Desde entonces, han ocurrido dos cosas. La novela -que fue creada con el propósito de fusionar la poesía y la filosofía (según los primeros Románticos alemanes), de contener los demás géneros e incluso, el universo entero (siguiendo la concepción de Mallarmé acerca de El Libro o el sueño de Borges de una “Biblioteca Total”)- ha sido relegada a la “ficción”, un género que aborda la creación literaria como si el siglo XX nunca hubiera existido. Al mismo tiempo, la era digital ha llevado el exceso de información (del cual ya se quejaba en su momento el Eclesiasta) a un nivel completamente nuevo. Como consecuencia de esto, David Shields cree que la novela ya no está capacitada para reflejar la compleja vitalidad de la vida moderna: él prescribe nuevas formas híbridas de escritura (Reality Hunger, 2010). El poeta estadounidense (y fundador de UbuWeb) Kenneth Goldsmith nos pide encarecidamente que dejemos de escribir del todo para centrarnos en recombinar los textos que hemos ido acumulando a lo largo de los siglos (Uncreative Writing, 2011). Trasladando el retrato que James Joyce hizo de sí mismo como “el hombre del corta y pega” a la era digital, Mark Amerika afirma que hoy en día todos somos “remezcladores”. Sin embargo, ¿qué ocurriría si, tal como se preguntaba Lewis Carroll, las combinaciones de palabras fueran limitadas y ya las hubiéramos utilizado todas?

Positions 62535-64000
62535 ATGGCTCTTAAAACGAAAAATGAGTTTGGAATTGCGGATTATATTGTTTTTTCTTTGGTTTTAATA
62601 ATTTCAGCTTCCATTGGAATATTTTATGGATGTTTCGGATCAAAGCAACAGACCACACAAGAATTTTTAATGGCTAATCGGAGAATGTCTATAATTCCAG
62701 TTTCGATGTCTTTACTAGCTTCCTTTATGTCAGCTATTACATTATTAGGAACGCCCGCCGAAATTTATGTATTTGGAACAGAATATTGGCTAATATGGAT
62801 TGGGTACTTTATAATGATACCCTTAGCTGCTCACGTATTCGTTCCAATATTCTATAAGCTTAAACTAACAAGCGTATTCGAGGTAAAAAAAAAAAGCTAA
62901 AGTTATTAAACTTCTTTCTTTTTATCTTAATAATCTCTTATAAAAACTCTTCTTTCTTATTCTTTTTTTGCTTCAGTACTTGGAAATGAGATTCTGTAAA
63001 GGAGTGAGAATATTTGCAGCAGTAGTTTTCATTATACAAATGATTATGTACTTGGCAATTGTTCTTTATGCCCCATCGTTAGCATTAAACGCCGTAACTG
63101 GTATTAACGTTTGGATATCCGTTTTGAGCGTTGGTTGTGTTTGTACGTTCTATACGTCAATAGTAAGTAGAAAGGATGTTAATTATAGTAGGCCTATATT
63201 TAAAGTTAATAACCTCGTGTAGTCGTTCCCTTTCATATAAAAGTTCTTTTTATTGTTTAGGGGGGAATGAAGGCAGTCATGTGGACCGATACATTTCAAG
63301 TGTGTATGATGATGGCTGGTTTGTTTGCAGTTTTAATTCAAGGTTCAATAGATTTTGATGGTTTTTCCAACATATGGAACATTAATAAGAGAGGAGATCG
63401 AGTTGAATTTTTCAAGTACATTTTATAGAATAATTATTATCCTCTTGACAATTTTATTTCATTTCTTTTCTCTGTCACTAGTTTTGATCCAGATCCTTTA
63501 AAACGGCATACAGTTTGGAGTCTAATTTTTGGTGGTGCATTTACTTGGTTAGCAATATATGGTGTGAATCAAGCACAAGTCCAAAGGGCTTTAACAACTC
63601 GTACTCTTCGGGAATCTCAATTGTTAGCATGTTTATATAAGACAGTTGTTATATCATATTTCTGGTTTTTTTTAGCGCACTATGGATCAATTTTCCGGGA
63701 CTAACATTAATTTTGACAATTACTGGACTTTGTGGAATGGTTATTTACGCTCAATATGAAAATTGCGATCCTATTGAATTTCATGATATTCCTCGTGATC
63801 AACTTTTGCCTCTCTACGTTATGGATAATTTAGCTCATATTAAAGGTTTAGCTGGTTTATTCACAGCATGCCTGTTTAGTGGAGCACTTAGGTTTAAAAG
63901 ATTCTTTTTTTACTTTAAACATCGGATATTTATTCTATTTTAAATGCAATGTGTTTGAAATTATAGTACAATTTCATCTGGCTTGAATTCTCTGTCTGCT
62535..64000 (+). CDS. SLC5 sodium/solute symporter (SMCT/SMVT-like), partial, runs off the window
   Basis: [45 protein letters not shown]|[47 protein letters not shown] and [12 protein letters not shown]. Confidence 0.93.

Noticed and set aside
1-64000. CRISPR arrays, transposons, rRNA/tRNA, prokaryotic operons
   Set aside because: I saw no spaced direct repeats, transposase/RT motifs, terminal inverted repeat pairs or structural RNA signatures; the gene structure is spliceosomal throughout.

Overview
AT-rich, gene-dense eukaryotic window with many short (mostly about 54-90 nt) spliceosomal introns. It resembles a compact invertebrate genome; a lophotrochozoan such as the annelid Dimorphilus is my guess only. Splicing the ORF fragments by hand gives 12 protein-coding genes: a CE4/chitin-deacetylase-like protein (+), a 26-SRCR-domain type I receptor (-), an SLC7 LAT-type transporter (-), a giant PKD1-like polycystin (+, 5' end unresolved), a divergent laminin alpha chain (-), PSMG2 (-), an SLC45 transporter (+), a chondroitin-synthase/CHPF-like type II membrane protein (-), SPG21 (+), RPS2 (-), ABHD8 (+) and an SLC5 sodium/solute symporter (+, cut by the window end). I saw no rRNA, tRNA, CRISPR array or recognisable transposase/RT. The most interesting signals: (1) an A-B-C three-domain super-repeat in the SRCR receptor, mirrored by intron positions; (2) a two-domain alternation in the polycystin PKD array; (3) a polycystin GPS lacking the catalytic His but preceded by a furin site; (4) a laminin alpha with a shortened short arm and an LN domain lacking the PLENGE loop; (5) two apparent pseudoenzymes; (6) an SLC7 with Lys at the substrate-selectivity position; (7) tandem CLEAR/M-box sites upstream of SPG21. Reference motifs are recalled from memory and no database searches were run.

Según Steiner, somos “agonistas”, “vamos rezagados”: “No tenemos más comienzos” (Grammars of Creation). Para nosotros, el lenguaje “está desgastado por el uso” y el “sentido de revelación, de profuso conocimiento” exhibido por los escritores del periodo Tudor, Isabelino y Jacobeo “nunca ha vuelto a ser plenamente recuperado”. En vísperas de los innombrables horrores de la Segunda Guerra Mundial, Adorno ya sentía que “los cadáveres de las palabras, palabras fantasmales” era todo lo que habíamos dejado. El lenguaje se había corrompido, irremediablemente arruinado por “el uso de la tribu” (Mallarmé). ¿Es que acaso ya no podemos seguir el mandato de Ezra Pound de “hacerlo nuevo”?